Church, back then, was not as extrovert as it is today. I didn’t have to go around hugging everyone and clapping and greeting my neighbors in the pew each Sunday. I could sit and think and dream and pray. That was paradise, albeit, short-lived. After Sunday’s respite into quietness, it was Monday again, and back to the social pressures of school, where the Pep Club alone forced me to become a philosopher, an existentialist, a “Hell is other people” sort of young thinker (I’ve always had a soft spot for Sartre).

Tonic for the Shy?

I Love Lucy re-runs were my favorite after school activity. But alas, even television was infiltrated by the Extrovert Ideal. Remember Lucy’s “Vitameatavegamin” commercial? This tonic not only promised to cure those who were “tired, run-down, and listless,” but also made you socially courageous. Yes, it could make you popular! She spooned out a dose while saying into the camera, “Are you unpopular? Do you poop out at parties?” All you needed, of course, was Vitameatavegamin. And, as she kept spooning the alcohol-laden syrup into her mouth, it became slurred into: “Are you unpoopular? Do you pop out at parties?” Who can forget that?

I still love Lucy (one of favorite all-time extroverts), but do we really need a tonic made with 23% alcohol to cure our natural-born tendencies to read Jane Eyre in our room rather than jump and scream at pep rallies? And, in an updated version of Vitameatavegamin, do we really need those high-priced drugs that promise to cure our “social anxiety”?

As Cain points out, we have not gotten past the Culture of Personality. In fact, it’s worse—much worse. We’re like the Culture of Personality on steroids. Today, it’s hard to find a job where you don’t have to be or pretend to be an extrovert. The Culture of Personality is everywhere: business schools, churches, educational philosophies. You can’t escape the tentacles of the Extrovert Ideal. (Fascinating Womanhood is in its sixth edition.)

Shy Philosophers and Poets

No wonder I’m a Whiteheadian. Alfred North Whitehead (1861-1947) was not only a brilliant mathematician and philosopher, but also a famously shy introvert, according to Jerome Kagan in Galen’s Prophecy: Temperament in Human Nature. As Cain points out, in Kagan’s Harvard studies with children, he compares one thoughtful, shy child named Tom, who wants to be scientist, to T.S. Eliot and Whitehead, both of whom were also shy as children, and so grew up to choose the “life of the mind.”

I find comfort here. For here we see that shy children, if not forced to be “outgoing” by well-meaning parents and teachers, can grow up be quite bold in their own introverted way. Whitehead wrote Process and Reality at Harvard just as the Culture of Personality was picking up steam. But he evidently did not pay attention to the Zeitgeist. Rather than seek popularity, Whitehead quietly and persistently forged a bold new path in philosophy—breaking apart Cartesian dualism and issuing in a “philosophy of organism” for the interconnected quantum world in which we now live. This philosophy cut against the grain of the more popular trend of analytic philosophy of the time.

Shy T.S. Eliot also went on to do bold things in the literary world. The famous poet was, in fact, highly influenced by Whitehead’s philosophy (see his book Notes Towards a Definition of Culture) and like Whitehead, resisted the Culture of Personality with the power of a pen.

Spirituality for the Shy

As a spiritual person, what I like best about the famously introverted Whitehead, is that he presents a view of God that does not fit into the Culture of Personality. No wonder process theology is a minority view. For Whitehead’s God is simply not “outgoing” enough. No Master of the Universe here! Rather than having a “masterful personality,” his God “dwells in the tender elements in the world, which slowly and in quietness operate by love.” (Process and Reality, 343). I think this view of God and the world brings out the more nobler aspects of religious thought.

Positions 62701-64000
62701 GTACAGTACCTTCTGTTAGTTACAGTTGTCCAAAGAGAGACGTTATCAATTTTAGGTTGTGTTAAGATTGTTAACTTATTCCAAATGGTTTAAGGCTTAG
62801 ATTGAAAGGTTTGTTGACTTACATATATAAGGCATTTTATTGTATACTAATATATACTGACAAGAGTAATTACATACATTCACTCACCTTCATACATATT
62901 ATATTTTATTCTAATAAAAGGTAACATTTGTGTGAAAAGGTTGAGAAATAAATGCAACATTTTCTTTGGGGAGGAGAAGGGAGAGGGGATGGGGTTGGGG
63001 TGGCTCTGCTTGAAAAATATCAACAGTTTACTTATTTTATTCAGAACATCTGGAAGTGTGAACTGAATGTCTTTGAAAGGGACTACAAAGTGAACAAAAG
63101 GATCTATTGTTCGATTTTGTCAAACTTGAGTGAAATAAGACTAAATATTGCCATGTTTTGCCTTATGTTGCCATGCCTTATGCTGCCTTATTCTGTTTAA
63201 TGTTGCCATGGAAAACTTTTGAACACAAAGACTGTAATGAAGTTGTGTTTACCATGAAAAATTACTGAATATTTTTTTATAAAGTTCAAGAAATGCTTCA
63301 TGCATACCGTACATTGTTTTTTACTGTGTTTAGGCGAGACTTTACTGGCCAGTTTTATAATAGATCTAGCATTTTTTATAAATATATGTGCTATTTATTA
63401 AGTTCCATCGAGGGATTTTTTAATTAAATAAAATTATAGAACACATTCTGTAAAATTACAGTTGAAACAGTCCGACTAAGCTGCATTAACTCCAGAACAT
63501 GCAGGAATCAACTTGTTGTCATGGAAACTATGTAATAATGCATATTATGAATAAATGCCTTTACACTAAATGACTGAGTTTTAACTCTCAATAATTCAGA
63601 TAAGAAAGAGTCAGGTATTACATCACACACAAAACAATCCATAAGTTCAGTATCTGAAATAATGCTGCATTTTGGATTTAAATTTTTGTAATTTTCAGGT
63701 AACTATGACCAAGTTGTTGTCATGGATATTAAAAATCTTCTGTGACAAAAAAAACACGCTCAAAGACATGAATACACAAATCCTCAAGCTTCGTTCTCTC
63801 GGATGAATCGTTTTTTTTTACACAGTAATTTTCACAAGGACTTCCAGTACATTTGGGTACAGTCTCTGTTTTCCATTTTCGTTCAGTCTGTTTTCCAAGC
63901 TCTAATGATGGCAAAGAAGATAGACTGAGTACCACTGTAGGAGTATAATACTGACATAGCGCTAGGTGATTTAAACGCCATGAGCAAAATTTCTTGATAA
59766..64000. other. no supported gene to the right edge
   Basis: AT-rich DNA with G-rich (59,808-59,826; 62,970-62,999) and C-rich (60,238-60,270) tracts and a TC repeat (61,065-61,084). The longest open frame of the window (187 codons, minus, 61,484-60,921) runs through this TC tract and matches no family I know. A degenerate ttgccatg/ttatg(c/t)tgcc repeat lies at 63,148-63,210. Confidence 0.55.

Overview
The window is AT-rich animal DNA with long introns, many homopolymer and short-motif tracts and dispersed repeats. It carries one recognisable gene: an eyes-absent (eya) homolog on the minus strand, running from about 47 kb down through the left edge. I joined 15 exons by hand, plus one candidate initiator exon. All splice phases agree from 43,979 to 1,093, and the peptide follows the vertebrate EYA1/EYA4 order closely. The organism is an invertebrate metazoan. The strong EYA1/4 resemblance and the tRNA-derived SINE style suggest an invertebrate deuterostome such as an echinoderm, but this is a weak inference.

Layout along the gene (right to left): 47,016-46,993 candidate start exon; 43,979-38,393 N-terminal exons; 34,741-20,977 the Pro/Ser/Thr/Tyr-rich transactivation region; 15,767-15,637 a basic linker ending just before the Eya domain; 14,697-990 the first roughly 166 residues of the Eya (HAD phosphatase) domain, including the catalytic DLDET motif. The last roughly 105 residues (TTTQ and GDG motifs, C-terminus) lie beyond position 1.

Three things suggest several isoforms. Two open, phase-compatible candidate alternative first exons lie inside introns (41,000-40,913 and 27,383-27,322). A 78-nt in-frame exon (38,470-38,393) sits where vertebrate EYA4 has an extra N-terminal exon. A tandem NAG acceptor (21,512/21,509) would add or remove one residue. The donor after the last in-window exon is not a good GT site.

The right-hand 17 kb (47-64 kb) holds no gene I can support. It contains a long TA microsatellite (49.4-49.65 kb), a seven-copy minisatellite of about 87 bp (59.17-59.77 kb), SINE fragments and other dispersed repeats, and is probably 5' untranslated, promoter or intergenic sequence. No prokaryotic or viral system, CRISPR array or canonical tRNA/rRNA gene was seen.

My mother would question this. She would probably consider Whitehead a maladjusted type. My mom would have waved away his famous Principia Mathematica and his geeky friends like Bertrand Russell and ask, “But did you go out for football? How many extra-curricular activities did you attend in college?” What if Whitehead had not been born in nineteenth-century Britain? What if he had been brought up in the Culture of Personality in America? What if his mother had given him Vitameatavegamin or some other magical tonic to cure him of living too much in his head? What if his mother had forced him to take a Dale Carnegie course at the YMCA so he could better “win friends and influence people”?

Good Heavens! Just try to imagine a world without our introverts: A universe devoid of many of our greatest philosophers and scientists and religious thinkers and writers and poets and humanitarians; a world without van Gogh, Chopin, Rosa Parks, Eleanor Roosevelt, Gandhi–it doesn’t bear thinking about.

Inspiration from an Extrovert

Susan Cain is my hero, and a hero for all of us who always felt hopelessly flawed by our quietness. It’s time for us to reclaim our self-esteem, our sense of purpose in the world, equal in every way to our more fascinating friends.

I think our extrovert friends would join us in our cause, because many of them, too, question the dubious morality of the Culture of Personality, which blithely—while we weren’t looking—usurped the Culture of Character. Take one of the most famous extroverts in recent history, Martin Luther King, Jr. He used his natural charisma, not for charisma’s sake, not for the sake of the Culture of Personality, but for this one thing: that all children “will one day live in a nation where they will not be judged by the color of their skin, but by the content of their character.”

Just thinking of MLK gives me courage. Yes, it’s time for introverts to unite and make our stand. We need to tell the world that we refuse to be treated as second-class personalities! (Maybe we could meet in the library.) TC mark